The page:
This he duly did, and once I had optimized the RAW file in Camera RAW (which included desaturating it, adjusting the B&W tones with the color sliders, and making final adjustments to exposure and contrast), I ran it through Nik Silver Efex Pro using my Havana Nights recipe. I then made some local corrections and tweaks to arrive at the example on the right. The added contract and rich blacks really accentuated the character of the old woman as well as emphasizing the beautiful quality of the single source "window light".
Though Ron's image conversion was solid, I think that by comparing the two treatments side by side shows how "grey" his image was in comparison to the version made with Silver Efex.
I have included the Havana Nights settings below. If you would like to try it, download the file and import it into Silver Efex Pro. have fun!
Travel partner Herb Leventon of Epic Photo Tours is presently in Gujarat scouting for our upcoming tour in Tribes of Gujarat, Jan 9 - 21, 2015. Here are his impressions of Ahemdabad during his first 8 hours there (pics to follow).
Great first day, didn't see another foreigner along the way. No english spoken, zero hassle factor. Great street photography; cattle on the streets, interesting architecture, henna on hands, ankle bracelets, nose piercings, friendly shop keepers…
Left the hotel at 7:30 am and drove directly to the ancient gated part of the city. Walked down narrow, winding paths where the 2 and 3 story crumbling wood and cement structures were connected and the windows and door frames had intricate carvings and wound up in a section where all of the women were washing their clothes in buckets and beating them on the pavement. Before I even entered the path I knew what the the sound was, clothing being slapped on the pavement. Other women were using straw hand brooms and sweeping the paths and then piled up the rubbish and made their way to the small dumpster truck. Smiles everywhere, everyone happy to get photographed. Stopped at a coffee stall and had a small cup of energy.
Continued walking and heard the sounds of women chanting. Followed the trail to a Jain temple. Men on one side, women on the other. About 100 smiling faces motioning me to sit down. Found a staircase and went up to shoot down on the crowd. The Jain's are as devout as they come in the Hindu world. No shoes, no possessions, don't eat root vegetables and the main Jain had a thin white cloth over his mouth when he spoke. That was to prevent him from swallowing a bug and engaging in violence.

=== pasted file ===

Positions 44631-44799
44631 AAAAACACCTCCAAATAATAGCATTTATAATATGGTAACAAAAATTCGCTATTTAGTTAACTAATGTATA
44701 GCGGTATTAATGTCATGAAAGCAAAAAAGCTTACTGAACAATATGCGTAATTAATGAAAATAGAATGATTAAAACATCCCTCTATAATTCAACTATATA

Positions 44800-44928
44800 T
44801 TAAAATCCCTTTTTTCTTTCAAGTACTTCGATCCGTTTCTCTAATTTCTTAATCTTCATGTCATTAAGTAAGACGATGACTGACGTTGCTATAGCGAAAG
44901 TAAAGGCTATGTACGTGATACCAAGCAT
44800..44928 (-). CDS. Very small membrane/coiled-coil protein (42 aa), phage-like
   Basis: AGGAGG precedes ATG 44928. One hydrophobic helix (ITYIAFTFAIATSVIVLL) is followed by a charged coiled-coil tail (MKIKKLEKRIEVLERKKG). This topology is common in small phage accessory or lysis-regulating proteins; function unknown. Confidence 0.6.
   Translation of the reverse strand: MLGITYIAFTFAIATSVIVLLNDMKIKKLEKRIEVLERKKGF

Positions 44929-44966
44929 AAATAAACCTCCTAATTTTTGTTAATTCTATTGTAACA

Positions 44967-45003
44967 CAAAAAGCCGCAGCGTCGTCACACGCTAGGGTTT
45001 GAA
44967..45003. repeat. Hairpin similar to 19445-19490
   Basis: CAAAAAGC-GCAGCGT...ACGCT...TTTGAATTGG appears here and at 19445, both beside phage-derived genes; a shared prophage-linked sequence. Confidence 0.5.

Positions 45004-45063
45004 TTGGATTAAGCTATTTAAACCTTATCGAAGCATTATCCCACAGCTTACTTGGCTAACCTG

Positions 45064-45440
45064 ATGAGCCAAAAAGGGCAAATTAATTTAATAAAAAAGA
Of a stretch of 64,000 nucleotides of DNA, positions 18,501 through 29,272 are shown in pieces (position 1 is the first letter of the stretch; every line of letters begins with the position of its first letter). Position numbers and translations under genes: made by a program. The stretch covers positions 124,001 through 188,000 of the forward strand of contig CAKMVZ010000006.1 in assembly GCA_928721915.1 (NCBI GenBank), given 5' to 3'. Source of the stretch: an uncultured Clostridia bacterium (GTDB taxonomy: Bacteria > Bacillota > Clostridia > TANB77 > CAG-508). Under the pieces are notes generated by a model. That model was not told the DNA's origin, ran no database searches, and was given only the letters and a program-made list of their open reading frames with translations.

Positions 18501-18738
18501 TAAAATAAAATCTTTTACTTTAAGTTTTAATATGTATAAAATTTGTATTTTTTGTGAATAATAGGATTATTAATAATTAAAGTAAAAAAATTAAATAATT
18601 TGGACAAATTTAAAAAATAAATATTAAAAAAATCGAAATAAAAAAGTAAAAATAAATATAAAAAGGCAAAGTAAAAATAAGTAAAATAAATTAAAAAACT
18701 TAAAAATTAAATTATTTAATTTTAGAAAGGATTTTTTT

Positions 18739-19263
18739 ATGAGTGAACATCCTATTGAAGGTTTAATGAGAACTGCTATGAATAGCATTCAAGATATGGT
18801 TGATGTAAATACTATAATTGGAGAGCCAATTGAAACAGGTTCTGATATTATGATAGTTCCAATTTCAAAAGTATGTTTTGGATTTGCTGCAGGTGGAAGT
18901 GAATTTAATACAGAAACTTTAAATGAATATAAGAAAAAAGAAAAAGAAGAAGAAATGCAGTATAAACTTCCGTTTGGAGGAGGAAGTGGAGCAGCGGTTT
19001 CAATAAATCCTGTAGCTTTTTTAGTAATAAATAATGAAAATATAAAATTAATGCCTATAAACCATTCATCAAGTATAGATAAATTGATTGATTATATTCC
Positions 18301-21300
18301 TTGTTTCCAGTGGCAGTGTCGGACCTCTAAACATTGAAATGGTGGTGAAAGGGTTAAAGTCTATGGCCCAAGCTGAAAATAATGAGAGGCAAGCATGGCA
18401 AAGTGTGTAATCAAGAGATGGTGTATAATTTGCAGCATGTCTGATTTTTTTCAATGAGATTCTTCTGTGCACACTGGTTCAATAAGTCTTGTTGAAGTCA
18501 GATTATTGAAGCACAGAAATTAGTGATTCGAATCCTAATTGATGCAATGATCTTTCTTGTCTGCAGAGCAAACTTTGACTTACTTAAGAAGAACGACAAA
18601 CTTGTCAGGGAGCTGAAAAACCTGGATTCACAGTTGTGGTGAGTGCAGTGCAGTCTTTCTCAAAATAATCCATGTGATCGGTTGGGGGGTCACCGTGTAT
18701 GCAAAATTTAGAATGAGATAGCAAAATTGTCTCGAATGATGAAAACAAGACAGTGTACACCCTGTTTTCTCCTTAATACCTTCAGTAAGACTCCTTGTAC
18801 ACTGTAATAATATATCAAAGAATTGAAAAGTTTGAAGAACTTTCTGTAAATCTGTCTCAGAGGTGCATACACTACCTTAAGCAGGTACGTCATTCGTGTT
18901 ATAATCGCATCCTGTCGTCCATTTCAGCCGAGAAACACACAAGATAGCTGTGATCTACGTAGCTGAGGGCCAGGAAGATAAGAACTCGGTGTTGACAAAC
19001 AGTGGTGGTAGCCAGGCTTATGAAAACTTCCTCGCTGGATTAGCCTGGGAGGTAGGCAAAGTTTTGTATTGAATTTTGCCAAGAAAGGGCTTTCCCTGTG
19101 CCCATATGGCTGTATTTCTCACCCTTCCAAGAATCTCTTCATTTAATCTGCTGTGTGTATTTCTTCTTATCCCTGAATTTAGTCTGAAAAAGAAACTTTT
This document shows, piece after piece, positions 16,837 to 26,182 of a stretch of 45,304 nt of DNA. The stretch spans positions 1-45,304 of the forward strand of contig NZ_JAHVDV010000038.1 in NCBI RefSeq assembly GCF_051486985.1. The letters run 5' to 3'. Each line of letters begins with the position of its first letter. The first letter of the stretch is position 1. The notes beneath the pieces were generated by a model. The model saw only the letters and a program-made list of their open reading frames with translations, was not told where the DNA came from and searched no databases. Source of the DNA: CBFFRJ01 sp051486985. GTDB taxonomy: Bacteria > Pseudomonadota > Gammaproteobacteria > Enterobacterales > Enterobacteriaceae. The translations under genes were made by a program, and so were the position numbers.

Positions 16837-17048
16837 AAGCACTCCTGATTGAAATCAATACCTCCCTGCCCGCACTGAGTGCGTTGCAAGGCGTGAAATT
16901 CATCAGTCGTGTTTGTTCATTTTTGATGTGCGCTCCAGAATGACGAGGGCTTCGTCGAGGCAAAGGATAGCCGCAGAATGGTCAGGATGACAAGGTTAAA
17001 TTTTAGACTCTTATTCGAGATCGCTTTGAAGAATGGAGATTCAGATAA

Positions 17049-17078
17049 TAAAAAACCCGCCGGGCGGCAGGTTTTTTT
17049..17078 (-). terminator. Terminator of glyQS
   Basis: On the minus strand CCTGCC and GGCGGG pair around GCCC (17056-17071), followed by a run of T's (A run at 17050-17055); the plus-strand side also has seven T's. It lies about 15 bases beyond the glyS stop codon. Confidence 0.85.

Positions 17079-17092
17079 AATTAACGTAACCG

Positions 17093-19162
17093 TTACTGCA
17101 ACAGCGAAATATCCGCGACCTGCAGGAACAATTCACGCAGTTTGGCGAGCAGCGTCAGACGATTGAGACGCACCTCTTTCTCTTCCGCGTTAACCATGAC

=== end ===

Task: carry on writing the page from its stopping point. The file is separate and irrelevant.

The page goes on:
From there made my way to a regular Hindu temple. Many of the men and women had cotton bags over their hands and were counting the chaka beads inside. I saw some really spiritual expressions on peoples faces. I wandered off and lost my local guide and tour operator so I made my way back to where I hoped the car and driver was.He was there but his english was minimal but we he knew enough to call th guide and find his coordinates and I jumped in a tuktuk and zoomed over to them.
The rest of the morning was spent walking through the "poles' which are the neighborhoods behind the houses built in courtyards. Then moved along to walk through the spice market, stationery and book market, and embroidery markets. Bought a white Ghandi cap for myself and my 70 year old local guide. Definitely a smile getter and ice breaker wearing that cap. Makes it easy to photograph people when they see me with the Ghandi "topi". My tour operator says that I don't look like an idiot with it on.
Sitting on a stoop were a few masculine looking women who my guide said were hajiras. They are transgender, eunuchs, and called the third sex in India. I took a few shots and then had my guide engage them with the idea that I could find out where their "akhra" community lives and I can do a photo shoot with them. They didn't really like him so I had my female tour operator work them and got a phone number so that I could visit them tomorrow.